Viral restoration of dopamine to the nucleus accumbens
is sufficient to induce a locomotor response to amphetamine

by
Heusner CL, Hnasko TS, Szczypka MS,
Liu Y, During MJ, Palmiter RD.
Department of Biochemistry,
University of Washington,
98195, Seattle, WA, USA
Brain Res. 2003 Aug 8;980(2):266-74


ABSTRACT

Administration of amphetamine to mice evokes hyperlocomotion. Dopamine deficient (DD) mice, in which tyrosine hydroxylase (TH) has been specifically inactivated in dopaminergic neurons, have a blunted response to amphetamine, indicating that the hyperlocomotive response requires dopamine. Dopamine production can be restored to specific brain regions by using adeno-associated viruses expressing TH and GTP cyclohydrolase 1 (GTPCH1). Restoration of dopamine specifically to the nucleus accumbens (NAc) of DD mice completely restores the ability of these mice to respond to amphetamine. This response is specific to the dopamine production in the NAc, as restoration of dopamine production to the caudate putamen (CPu) does not fully restore the hyperlocomotive response to amphetamine. These data support previous studies in which accumbal dopamine is required for producing a normal locomotor response to amphetamine and further show that release of dopamine restricted to the NAc is sufficient for this response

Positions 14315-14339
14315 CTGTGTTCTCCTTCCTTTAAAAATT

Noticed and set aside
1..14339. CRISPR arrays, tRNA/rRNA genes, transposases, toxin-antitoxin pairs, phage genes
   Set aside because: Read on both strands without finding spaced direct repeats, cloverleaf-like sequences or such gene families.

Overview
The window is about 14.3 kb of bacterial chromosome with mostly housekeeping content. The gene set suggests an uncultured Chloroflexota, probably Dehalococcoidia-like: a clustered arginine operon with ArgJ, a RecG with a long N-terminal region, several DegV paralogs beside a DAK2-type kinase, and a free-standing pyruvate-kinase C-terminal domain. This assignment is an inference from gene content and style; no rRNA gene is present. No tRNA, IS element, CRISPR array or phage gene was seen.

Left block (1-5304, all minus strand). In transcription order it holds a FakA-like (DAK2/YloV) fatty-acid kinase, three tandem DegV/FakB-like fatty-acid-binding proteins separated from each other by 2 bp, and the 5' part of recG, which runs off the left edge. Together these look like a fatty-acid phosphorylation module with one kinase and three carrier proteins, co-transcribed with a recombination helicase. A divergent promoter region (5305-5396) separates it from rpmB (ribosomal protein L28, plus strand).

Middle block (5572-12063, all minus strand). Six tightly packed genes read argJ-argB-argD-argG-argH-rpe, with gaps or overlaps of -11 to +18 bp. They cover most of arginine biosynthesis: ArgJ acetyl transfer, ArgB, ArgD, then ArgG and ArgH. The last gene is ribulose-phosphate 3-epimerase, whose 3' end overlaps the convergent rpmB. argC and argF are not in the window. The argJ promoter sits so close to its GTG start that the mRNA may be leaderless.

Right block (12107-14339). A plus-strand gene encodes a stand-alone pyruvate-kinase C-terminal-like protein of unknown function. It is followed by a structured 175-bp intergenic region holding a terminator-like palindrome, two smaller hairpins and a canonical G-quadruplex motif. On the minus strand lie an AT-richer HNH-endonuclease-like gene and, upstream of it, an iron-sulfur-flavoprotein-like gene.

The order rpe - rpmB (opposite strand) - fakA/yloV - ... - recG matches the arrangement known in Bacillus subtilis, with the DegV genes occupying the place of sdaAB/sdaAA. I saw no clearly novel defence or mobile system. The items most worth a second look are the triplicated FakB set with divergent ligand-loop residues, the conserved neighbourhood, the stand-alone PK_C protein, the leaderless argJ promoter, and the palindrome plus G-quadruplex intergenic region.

Ice
AD/HD
History
Serotonin
Dopamine
Noradrenaline
VTA/glutamate
Self-medication
Worms on speed
Striatal dopamine
The dual deficit model
The nucleus accumbens
Amphetamines for aphasics
Amphetamine and dopamine
The sleep-wakefulness continuum
Amphetamine and the angry mouse
The nucleus accumbens medial shell and core



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